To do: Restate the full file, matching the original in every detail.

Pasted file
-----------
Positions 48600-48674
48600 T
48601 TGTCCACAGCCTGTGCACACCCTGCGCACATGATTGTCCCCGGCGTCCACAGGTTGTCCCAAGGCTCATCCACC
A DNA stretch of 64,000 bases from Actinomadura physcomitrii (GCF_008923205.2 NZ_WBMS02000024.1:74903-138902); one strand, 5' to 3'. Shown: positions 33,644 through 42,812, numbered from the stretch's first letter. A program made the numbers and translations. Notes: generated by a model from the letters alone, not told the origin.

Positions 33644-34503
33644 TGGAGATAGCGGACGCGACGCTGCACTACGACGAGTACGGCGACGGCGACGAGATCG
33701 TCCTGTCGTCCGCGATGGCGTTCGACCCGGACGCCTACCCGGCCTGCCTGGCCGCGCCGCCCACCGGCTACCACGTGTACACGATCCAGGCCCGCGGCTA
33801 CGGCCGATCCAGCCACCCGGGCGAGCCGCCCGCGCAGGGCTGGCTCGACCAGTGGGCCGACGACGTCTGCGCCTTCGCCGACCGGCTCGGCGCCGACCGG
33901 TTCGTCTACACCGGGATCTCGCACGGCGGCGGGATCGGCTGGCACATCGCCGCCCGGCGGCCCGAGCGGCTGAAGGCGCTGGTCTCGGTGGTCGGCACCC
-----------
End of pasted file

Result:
Positions 48600-48674
48600 T
48601 TGTCCACAGCCTGTGCACACCCTGCGCACATGATTGTCCCCGGCGTCCACAGGTTGTCCCAAGGCTCATCCACC
A DNA stretch of 64,000 bases from Actinomadura physcomitrii (GCF_008923205.2 NZ_WBMS02000024.1:74903-138902); one strand, 5' to 3'. Shown: positions 33,644 through 42,812, numbered from the stretch's first letter. A program made the numbers and translations. Notes: generated by a model from the letters alone, not told the origin.

Positions 33644-34503
33644 TGGAGATAGCGGACGCGACGCTGCACTACGACGAGTACGGCGACGGCGACGAGATCG
33701 TCCTGTCGTCCGCGATGGCGTTCGACCCGGACGCCTACCCGGCCTGCCTGGCCGCGCCGCCCACCGGCTACCACGTGTACACGATCCAGGCCCGCGGCTA
33801 CGGCCGATCCAGCCACCCGGGCGAGCCGCCCGCGCAGGGCTGGCTCGACCAGTGGGCCGACGACGTCTGCGCCTTCGCCGACCGGCTCGGCGCCGACCGG
33901 TTCGTCTACACCGGGATCTCGCACGGCGGCGGGATCGGCTGGCACATCGCCGCCCGGCGGCCCGAGCGGCTGAAGGCGCTGGTCTCGGTGGTCGGCACCC